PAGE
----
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# Machine Dynamics

## Dr. David Veazie

Chapter 9

Gear Trains
Machine Dynamics
Dr. David Veazie
Definition of Spur Gears
Gears are machine elements used to transmit rotary motion between two
shafts, usually with a constant speed ratio. In this section we will discuss the
case where the axes of the two shafts are parallel and the teeth are straight
and parallel to the axes of rotation of the shafts; such gears are called spur
gears.
Pair of Spur Gears in
Mesh.
A pair of spur gears in mesh is
illustrated in the figure right. The pinion
is a name given to the smaller of the
two mating gears; the larger is often
called the gear or the wheel. The pair
of gears, chosen to work together, is
often called a gearset.
Machine Dynamics
Dr. David Veazie
Terminology and Definitions
Gear Tooth Terminology
The terminology of gear teeth is illustrated in the figure below, where most of
the following definitions are given. The pitch circle is a theoretical circle on
which all calculations are based. The pitch circles of a pair of mating gears
are tangent to each other, and it is these pitch circles that were pictured in
previous courses as rolling against each other without slip.
The diametral pitch P is the
ratio of the number of teeth on
the gear to its pitch diameter,
that is,

where N is the number of teeth
and R is the pitch circle radius.
Note that the diametral pitch
cannot be directly measured on
the gear itself.
R
N
P
2
=
Machine Dynamics
Dr. David Veazie
Terminology and Definitions
Tooth sizes for various diametral
pitches in teeth per inch.
Also, note that, as the value of the diametral pitch becomes larger, the teeth
become smaller; this is illustrated clearly in the figure below. In addition, a
pair of mating gears have the same diametral pitch. The diametral pitch is
used to indicate the tooth size in U.S. customary units and usually has units
of teeth per inch.
The module m is the ratio of the pitch
diameter of the gear to its number of teeth,
that is . The module is the usual
unit for indicating tooth size in SI units and it
customarily has units of millimeters per
tooth. Note that the module is the reciprocal
of the diametral pitch, and the relationship
can be written as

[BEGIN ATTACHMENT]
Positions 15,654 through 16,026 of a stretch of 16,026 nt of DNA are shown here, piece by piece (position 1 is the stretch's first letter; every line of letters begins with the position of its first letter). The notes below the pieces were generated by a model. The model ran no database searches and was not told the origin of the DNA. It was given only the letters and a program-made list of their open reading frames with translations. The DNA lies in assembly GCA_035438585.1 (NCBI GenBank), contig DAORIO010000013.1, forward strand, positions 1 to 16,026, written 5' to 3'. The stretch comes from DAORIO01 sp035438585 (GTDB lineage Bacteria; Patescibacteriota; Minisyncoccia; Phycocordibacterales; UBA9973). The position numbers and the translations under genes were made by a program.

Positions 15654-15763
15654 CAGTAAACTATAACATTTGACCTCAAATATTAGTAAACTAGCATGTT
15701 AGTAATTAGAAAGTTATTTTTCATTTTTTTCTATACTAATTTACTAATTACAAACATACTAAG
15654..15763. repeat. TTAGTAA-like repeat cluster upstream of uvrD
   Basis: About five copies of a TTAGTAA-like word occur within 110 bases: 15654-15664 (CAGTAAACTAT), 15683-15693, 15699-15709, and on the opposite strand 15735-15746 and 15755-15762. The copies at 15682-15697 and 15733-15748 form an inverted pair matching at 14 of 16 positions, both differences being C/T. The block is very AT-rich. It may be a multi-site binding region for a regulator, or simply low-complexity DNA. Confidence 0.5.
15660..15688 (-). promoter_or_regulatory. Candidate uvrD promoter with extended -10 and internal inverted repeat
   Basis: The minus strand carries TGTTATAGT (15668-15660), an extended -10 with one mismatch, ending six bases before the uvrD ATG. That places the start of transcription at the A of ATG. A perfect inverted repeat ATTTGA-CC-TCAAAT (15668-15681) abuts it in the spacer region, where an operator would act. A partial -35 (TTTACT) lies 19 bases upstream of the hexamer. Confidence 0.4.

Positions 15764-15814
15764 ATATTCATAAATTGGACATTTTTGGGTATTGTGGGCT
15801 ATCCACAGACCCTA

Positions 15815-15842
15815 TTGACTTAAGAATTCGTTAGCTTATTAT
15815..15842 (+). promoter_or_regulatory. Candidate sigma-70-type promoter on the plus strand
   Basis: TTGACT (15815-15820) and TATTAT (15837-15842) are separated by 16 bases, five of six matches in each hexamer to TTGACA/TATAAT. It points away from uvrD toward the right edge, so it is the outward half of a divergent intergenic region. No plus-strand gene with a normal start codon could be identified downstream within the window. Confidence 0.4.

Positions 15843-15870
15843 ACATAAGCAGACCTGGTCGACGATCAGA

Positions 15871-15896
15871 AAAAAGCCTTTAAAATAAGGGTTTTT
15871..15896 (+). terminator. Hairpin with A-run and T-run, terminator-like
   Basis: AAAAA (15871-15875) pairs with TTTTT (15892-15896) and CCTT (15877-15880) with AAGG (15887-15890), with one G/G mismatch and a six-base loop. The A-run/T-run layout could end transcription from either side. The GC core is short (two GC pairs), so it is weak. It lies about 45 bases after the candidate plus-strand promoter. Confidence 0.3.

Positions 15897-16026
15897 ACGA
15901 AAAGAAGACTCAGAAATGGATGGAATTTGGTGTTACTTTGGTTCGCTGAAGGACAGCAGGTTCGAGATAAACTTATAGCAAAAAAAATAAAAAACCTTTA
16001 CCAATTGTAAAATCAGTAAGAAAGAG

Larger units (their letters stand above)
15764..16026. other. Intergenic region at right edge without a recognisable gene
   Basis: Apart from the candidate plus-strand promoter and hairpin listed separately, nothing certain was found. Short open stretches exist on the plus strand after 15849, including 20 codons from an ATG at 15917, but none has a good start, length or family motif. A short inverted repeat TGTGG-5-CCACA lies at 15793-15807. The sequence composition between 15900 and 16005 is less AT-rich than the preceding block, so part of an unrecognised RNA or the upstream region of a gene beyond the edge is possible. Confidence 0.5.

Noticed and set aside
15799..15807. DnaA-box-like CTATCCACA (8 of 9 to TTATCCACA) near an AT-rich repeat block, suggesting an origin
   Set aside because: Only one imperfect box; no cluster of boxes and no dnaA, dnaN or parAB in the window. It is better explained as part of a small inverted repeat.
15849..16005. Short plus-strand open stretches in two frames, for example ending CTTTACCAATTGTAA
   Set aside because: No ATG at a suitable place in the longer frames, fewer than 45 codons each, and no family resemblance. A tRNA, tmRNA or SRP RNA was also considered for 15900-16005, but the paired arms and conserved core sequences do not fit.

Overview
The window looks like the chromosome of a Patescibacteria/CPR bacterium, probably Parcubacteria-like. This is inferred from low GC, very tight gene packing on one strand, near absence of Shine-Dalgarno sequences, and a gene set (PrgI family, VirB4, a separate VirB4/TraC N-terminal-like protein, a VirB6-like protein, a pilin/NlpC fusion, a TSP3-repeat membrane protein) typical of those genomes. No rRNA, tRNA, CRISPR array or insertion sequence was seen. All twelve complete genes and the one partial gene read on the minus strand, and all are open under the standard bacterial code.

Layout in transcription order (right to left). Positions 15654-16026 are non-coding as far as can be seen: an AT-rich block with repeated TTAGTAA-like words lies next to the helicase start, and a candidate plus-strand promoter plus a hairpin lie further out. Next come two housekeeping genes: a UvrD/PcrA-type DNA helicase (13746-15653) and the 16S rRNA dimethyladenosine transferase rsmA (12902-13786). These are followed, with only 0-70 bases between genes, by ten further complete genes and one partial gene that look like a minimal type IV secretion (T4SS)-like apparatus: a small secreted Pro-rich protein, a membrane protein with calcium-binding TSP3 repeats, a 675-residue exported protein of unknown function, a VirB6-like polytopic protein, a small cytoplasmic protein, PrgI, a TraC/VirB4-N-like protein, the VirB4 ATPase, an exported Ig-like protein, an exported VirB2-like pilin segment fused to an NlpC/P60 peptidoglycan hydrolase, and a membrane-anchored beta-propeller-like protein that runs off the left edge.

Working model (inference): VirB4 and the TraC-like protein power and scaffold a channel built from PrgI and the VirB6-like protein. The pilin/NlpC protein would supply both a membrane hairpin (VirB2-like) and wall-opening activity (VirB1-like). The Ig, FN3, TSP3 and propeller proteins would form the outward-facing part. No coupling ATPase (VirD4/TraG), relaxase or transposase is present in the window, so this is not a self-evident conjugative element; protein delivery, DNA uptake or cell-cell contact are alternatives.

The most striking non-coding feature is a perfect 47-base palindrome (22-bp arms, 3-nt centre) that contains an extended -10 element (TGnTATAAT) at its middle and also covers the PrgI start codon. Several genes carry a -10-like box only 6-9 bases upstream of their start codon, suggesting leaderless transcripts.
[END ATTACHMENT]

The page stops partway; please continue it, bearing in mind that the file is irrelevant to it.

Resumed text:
N R m 2 =
( )
( )
tooth mm
P in teeth P
in mm
m
4 . 25 4 . 25
= =
Machine Dynamics
Dr. David Veazie
Terminology and Definitions
Also note that metric gears should not be interchanged with U.S. gears
because their standards for tooth sizes are not the same. The circular pitch
p is the distance from one tooth to the adjacent tooth measured along the
pitch circle. Therefore, it can be determined from
The addendum a is the radial distance between the pitch circle and the top
land of each tooth.
The dedendum d is the radial distance from the pitch circle to the bottom
land of each tooth.
The whole depth is the sum of the addendum and dedendum.
The clearance c is the amount by which the dedendum of a gear exceeds
the addendum of the mating gear.
The backlash is the amount by which the width of a tooth space exceeds
the thickness of the engaging tooth measured along the pitch circles.
N R p t 2 =
Machine Dynamics
Dr. David Veazie
Fundamental Law of Toothed Gearing
Gear teeth mating with each other to produce rotary motion are similar to a
cam and follower. When the tooth profiles (or cam and follower profiles) are
shaped so as to produce a constant angular velocity ratio between the two
shafts, then the two mating surfaces are said to be conjugate. It is possible to
specify an arbitrary profile for one tooth and then to find a profile for the mating
tooth so that the two surfaces are conjugate. One possible choice for such
conjugate solutions is the involute profile, which, with few exceptions, is in
universal use for gear teeth. A single pair of mating gear teeth as they pass
through their entire period of contact must be shaped such that the ratio of the
angular velocity of the driven gear to that of the driving gear, that is, the first-
order kinematic coefficient, must remain constant. Designating the pitch circle
radii of the two gear profiles R
2
and R
3
, from the angular velocity ratio
theorem, we see that

This equation is frequently used to define the fundamental law of gearing,
which states that as gears go through their mesh, the pitch point must remain
stationary on the line of centers so that the speed ratio remains constant.
2
3
3
2
R
R
=
e
e
Machine Dynamics
Dr. David Veazie
Layout of a Pair of Spur Gears
Note: Pressure
Angle is .
Note: Line of
Centers.
Machine Dynamics
Dr. David Veazie
Helical Gears
The initial contact of spur gear teeth, as we saw in the previous slides, is a
line extending across the face of the tooth. The initial contact of helical gear